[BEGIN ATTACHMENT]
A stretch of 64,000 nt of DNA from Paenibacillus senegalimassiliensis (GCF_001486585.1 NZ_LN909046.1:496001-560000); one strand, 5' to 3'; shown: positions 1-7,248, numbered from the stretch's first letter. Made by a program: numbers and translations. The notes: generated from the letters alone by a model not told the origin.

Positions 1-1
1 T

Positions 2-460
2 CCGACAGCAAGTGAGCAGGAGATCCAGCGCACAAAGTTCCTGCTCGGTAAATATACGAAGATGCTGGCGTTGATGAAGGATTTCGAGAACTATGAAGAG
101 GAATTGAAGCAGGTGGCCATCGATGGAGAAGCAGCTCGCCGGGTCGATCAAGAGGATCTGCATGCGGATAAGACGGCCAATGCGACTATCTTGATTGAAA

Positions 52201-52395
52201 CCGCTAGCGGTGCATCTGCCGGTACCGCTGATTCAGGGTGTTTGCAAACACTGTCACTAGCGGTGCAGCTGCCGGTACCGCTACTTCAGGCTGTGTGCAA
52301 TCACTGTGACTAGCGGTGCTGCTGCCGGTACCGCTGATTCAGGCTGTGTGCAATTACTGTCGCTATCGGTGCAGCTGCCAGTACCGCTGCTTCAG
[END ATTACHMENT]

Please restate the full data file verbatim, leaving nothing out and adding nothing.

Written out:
A stretch of 64,000 nt of DNA from Paenibacillus senegalimassiliensis (GCF_001486585.1 NZ_LN909046.1:496001-560000); one strand, 5' to 3'; shown: positions 1-7,248, numbered from the stretch's first letter. Made by a program: numbers and translations. The notes: generated from the letters alone by a model not told the origin.

Positions 1-1
1 T

Positions 2-460
2 CCGACAGCAAGTGAGCAGGAGATCCAGCGCACAAAGTTCCTGCTCGGTAAATATACGAAGATGCTGGCGTTGATGAAGGATTTCGAGAACTATGAAGAG
101 GAATTGAAGCAGGTGGCCATCGATGGAGAAGCAGCTCGCCGGGTCGATCAAGAGGATCTGCATGCGGATAAGACGGCCAATGCGACTATCTTGATTGAAA

Positions 52201-52395
52201 CCGCTAGCGGTGCATCTGCCGGTACCGCTGATTCAGGGTGTTTGCAAACACTGTCACTAGCGGTGCAGCTGCCGGTACCGCTACTTCAGGCTGTGTGCAA
52301 TCACTGTGACTAGCGGTGCTGCTGCCGGTACCGCTGATTCAGGCTGTGTGCAATTACTGTCGCTATCGGTGCAGCTGCCAGTACCGCTGCTTCAG